What he fails to consider is that purely practical arguments, competitiveness, etc., are beside the point. The (moral) fact is that the DH is a perversion of the sport, and that American League-style baseball is nothing but a simulacrum. A barge is in many respects a practical improvement on the schooner, but it's a distasteful type of vessel none the less.

There's a saying to the effect that it's better to be right than to win. That's apropos.

MLBTradeRumors.com has an item on the Phillies picking up talks again for Roy Halladay and going for broke to win. With Cole Hamels falling out of favor what does everyone think of Hamels for Halladay? Phils get an upgrade, but Toronto gets a potential ace with a decent contract for the next couple of years. I don't know if I'd even do it, but it's fun to think about. I would try to keep the elite prospects like Brown, Taylor and Drabek at this point with the core getting older and some guys getting closer to free agency. We could be a great team for a long time if these guys reach their potential and mix in with the veterans.

I saw that bit about Hamels this morning myself. It seems crazy, but that's only because I have more faith in Hamels' ability to bounce back than I do in Happ's prospects going forward.

It's time to scrap the DH completely from MLB. While we're at it we can do away with interleague play.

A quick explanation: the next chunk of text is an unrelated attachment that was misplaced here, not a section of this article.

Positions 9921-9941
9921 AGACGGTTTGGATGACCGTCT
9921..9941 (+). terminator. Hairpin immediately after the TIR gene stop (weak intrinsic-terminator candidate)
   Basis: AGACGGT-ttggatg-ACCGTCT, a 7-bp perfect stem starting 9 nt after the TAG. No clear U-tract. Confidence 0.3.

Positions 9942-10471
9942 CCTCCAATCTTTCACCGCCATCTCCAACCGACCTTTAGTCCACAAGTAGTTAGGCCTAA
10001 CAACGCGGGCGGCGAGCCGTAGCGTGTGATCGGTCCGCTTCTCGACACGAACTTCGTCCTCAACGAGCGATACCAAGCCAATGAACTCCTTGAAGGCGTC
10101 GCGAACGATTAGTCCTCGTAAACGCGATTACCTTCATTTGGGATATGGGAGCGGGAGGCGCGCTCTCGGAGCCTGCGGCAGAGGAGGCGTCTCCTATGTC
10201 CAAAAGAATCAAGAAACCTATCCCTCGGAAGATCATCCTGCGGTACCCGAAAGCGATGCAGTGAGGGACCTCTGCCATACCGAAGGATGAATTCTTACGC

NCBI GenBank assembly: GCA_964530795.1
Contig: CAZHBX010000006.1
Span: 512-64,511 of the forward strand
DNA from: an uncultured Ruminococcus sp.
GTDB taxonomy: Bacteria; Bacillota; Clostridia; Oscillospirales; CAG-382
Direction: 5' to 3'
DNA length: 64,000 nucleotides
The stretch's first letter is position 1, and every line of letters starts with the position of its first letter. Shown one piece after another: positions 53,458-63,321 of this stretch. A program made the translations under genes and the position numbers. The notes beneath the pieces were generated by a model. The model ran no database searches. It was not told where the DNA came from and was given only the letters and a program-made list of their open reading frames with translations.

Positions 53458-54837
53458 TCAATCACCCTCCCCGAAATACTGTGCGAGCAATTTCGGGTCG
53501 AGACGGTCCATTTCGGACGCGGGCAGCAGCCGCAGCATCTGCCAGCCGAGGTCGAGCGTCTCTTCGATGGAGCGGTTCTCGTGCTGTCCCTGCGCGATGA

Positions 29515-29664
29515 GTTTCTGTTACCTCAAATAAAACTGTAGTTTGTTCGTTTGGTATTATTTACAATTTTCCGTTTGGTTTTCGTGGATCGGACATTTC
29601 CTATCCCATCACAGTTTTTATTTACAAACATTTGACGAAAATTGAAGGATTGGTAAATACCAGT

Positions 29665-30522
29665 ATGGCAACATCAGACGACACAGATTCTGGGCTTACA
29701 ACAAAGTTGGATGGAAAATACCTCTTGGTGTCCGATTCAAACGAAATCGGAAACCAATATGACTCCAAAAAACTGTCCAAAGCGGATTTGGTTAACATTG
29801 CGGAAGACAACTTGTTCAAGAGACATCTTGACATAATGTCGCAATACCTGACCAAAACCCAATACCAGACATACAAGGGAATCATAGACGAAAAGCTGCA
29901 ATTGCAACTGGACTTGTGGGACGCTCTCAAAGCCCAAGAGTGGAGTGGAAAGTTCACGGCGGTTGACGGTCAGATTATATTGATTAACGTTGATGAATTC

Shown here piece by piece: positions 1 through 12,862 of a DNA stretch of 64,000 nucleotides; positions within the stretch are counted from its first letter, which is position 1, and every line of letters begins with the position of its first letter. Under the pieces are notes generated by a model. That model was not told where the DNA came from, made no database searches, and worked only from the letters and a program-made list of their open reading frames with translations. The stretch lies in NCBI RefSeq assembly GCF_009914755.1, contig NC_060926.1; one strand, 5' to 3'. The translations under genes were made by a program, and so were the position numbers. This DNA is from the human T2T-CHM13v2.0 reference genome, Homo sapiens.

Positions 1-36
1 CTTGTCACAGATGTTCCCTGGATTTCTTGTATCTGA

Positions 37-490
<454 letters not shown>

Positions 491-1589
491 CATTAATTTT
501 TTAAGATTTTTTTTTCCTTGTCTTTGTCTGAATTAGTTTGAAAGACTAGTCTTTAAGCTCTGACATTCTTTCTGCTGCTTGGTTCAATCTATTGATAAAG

Just saw the list of free agents at Si.com (http://sportsillustrated.cnn.com/2009/baseball/mlb/11/09/free.agent.list.ap/index.html)

Two names caught my eye for backup catcher:
Josh Bard: Previously Tim Wakefield's personal catcher; his past experience should prove excellent at blocking balls in the dirt.

Brian Schneider: Long time pest doesn't have what he used to, but may be a nice bench player to spell Chooch or even get a few games at first when Howard needs a break(although Dobbs fills that role currently)

Hugh.. Just had to say that I loved the Blue Oyster Cult reference (Godzilla!) As for the DH, it is why I never watch an AL game and I believe the lack of strategy makes their brand of baseball inferior, no matter WHAT the talent level is.

If the American League suddenly adopted aluminum bats, would anyone be pressuring the NL to do the same?

If the DH helps the AL team vs an NL team, wouldn't the noDH hinder the AL team(losing one of their best bats) just the same?

Has anyone looked at interleague splits? Such as, the win% of the home team?

"This will be a long offseason indeed."

Great line Jason, I feel your pain. I am in Phillies withdrawal right now. I feel like a vampire who recoils from the sun or a crucifix, except instead of the crucifix, its the NY Yankees logo and instead of the sun its these commercials that pop up with the Yankees. It's tough to even have an interest in reading all the BL comments. I know I'm sick and I know that I will recover.

To Conshy Matt, but your Jeter jersey from one of those Chinese unlicensed ripoff places where the colors just aren't right and you can't tell what the right size is.

The Bucks County Courier seems to think Phils are gunning for DeRosa. Says they'd need a favorable report on his wrist. He might be my second choice. I'd rather have Beltre. I guess DeRosa hitting 44 HR in last 2 yr. makes him look like a power option plus versatility will save a super utility player contract.